To what end?  We're not sure, but dang, them there phone guts are sure getting teeny, aren't they?

Oh and if at work, we suggest turning down the volumne before you play the video. ;-)

[via Engadget Mobile]

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Just the other day we were talking about how the "L337 |-|4> Swype from the Verizon Omnia II.

We also lamented both in print and the podcast about how this is a double edged sword for the little Seattle company: tons of exposure and praise, but peeps are stealing your goods!  Then again, we suggested that OEMs may see the great press featuring Swype and see they want that on their devices.

Looks like the latter happened (we won't say told you so). Nokia and Samsung have invested $5.6 million into the fledgling company, which has to have caused a lot of popping of corks this week.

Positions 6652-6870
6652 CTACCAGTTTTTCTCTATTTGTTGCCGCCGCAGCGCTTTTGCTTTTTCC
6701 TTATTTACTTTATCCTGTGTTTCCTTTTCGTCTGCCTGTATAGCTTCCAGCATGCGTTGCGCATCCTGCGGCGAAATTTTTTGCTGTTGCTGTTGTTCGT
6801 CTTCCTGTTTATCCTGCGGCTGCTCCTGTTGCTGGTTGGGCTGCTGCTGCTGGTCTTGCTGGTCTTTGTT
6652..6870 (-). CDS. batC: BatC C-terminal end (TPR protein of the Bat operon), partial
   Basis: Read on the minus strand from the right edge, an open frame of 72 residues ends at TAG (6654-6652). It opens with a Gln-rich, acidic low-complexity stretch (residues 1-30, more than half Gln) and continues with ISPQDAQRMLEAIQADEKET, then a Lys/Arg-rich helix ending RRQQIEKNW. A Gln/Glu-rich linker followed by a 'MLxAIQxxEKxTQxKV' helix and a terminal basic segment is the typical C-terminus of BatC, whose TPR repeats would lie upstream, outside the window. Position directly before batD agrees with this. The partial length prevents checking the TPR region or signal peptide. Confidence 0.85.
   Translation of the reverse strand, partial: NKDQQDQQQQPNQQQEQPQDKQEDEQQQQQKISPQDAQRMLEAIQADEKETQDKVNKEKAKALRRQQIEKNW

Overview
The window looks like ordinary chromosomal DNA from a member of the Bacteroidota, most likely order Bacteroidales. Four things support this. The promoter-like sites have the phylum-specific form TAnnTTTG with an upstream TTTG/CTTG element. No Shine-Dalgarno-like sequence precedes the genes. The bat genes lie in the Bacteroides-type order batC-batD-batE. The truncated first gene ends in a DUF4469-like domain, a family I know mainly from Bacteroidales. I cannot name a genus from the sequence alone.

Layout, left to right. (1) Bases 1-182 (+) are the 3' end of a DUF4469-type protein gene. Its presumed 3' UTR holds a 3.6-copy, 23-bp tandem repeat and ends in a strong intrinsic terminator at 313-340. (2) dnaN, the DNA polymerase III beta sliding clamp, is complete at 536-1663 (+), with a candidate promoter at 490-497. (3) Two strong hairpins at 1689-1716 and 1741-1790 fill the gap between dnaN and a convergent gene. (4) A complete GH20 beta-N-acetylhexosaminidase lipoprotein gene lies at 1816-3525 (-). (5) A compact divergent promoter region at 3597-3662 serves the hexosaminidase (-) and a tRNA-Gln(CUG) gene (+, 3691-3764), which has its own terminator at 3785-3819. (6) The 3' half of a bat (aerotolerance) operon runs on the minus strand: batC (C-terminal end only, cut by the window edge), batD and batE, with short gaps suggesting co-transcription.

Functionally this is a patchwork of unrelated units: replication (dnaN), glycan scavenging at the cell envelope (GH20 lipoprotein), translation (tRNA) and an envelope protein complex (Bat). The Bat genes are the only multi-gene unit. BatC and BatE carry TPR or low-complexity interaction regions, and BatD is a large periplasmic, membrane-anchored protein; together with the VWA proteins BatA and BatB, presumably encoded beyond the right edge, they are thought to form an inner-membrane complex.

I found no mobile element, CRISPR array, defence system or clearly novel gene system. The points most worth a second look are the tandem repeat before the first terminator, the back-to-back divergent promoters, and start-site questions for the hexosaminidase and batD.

Guess we can look forward to more Swype in official (and unofficial) devices in 2010.  Sounds good to us.  Speaking of, are you using Swype yet?

[via UnwiredView]

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Time for us to play "What really cool phone is being released overseas that we'll never get here!", one of our favorite games.

This time the lucky country is Korea, who is getting Samsung SPH-M8400 aka they need a better name for it.

To the point, here are the specs:

  • WiMax (WiBro)
  • 3.7" AMOLED WVGA
  • WM6.5
  • 5MP AF camera
  • Digital Mobile TV
  • WCDMA, WiFi, Bluetooth

Actually, though the fine folks at AkiHabaraNews liken it to a worthy competitor to the HD2, even we scoff at the notion.  No, this is a worthy competitor to the Omnia 2...in fact, it's very similar sans the 4G support.  Still, it does look pretty nice.

[AkiHabaraNews via Windows Phone Thoughts]

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Well, look at that. You're going to have to wait a few more hours before you can pick up the Samsung Omnia II on Verizon, but one has made its way to the front of a Verizon store and into the hands of YouTuber bcwatson57. The video's a little blurry, so we can't get a great feel for the AMOLED screen, but ol' Barry certainly seems impressed. And that may be enough to put up with a little bit of lag despite the 800MHz processor. [YouTube via wmpoweruser]